The report is organized around activities in the hydraulic fracturing water cycle and their potential to affect drinking water resources. The stages include: (1) acquiring water to be used for hydraulic fracturing (Water Acquisition); (2) mixing the water with chemical additives to make hydraulic fracturing fluids (Chemical Mixing); (3) injecting hydraulic fracturing fluids into the production well to create and grow fractures in the targeted production zone (Well Injection); (4) collecting the wastewater that returns through the well after injection (Produced Water Handling); and (5) managing the wastewater through disposal or reuse methods (Wastewater Disposal and Reuse).

EPA identified cases of effects on drinking water at each stage in the hydraulic fracturing water cycle. Effects cited in the report generally occurred near hydraulically fractured oil and gas production wells and ranged in severity from temporary changes in water quality to contamination that made private drinking water wells unusable.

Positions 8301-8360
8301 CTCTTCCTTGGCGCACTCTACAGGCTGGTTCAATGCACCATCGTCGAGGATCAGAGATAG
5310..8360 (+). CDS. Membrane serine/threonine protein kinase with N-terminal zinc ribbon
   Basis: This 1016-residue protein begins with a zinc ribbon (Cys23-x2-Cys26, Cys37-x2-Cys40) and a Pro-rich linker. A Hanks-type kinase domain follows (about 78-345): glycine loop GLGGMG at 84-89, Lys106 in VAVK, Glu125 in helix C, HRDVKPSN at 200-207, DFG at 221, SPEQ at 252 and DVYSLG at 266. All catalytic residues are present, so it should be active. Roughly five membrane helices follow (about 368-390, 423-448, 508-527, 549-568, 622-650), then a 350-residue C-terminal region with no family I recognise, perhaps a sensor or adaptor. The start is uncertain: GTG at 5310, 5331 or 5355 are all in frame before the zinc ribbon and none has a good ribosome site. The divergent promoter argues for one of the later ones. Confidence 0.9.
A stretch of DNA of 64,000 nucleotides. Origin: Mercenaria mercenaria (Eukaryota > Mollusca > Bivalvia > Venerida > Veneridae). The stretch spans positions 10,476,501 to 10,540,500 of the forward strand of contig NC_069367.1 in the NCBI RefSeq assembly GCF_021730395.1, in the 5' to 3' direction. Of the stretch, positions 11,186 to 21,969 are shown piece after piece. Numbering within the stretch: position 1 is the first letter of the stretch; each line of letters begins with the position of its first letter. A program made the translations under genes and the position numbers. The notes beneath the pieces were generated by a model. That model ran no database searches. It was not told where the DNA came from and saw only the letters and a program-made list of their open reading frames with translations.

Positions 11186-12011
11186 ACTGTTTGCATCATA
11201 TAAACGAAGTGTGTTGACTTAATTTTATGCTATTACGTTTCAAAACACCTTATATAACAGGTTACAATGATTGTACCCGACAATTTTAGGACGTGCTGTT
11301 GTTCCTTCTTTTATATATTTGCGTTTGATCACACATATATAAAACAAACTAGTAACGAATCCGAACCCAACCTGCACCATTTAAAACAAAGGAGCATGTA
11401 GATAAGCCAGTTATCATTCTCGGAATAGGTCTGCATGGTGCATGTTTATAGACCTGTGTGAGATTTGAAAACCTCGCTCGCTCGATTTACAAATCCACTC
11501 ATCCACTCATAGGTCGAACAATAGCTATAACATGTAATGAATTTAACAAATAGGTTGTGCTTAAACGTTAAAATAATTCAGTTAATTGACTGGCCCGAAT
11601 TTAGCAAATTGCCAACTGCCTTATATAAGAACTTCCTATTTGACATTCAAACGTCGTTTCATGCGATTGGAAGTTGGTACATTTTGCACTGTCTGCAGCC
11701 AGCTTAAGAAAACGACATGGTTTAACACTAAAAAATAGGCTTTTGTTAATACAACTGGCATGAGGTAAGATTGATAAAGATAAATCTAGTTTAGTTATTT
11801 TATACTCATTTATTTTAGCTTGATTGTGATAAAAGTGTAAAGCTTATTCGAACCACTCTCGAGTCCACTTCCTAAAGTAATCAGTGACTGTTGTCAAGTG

As part of the report, the EPA identified certain conditions under which effects from hydraulic fracturing activities can be more frequent or severe, including

  • Water withdrawals for hydraulic fracturing in times or areas of low water availability, particularly in areas with limited or declining groundwater resources
  • Spills during the management of hydraulic fracturing fluids and chemicals or produced water that result in large volumes or high concentrations of chemicals reaching groundwater resources
  • Injection of hydraulic fracturing fluids into wells with inadequate mechanical integrity, allowing gases or liquids to move to groundwater resources
  • Injection of hydraulic fracturing fluids directly into groundwater resources
  • Discharge of inadequately treated hydraulic fracturing wastewater to surface water resources
  • Disposal or storage of hydraulic fracturing wastewater in unlined pits, resulting in contamination of groundwater resources
  • The report provides valuable information about potential vulnerabilities to drinking water resources, but was not designed to be a list of documented impacts.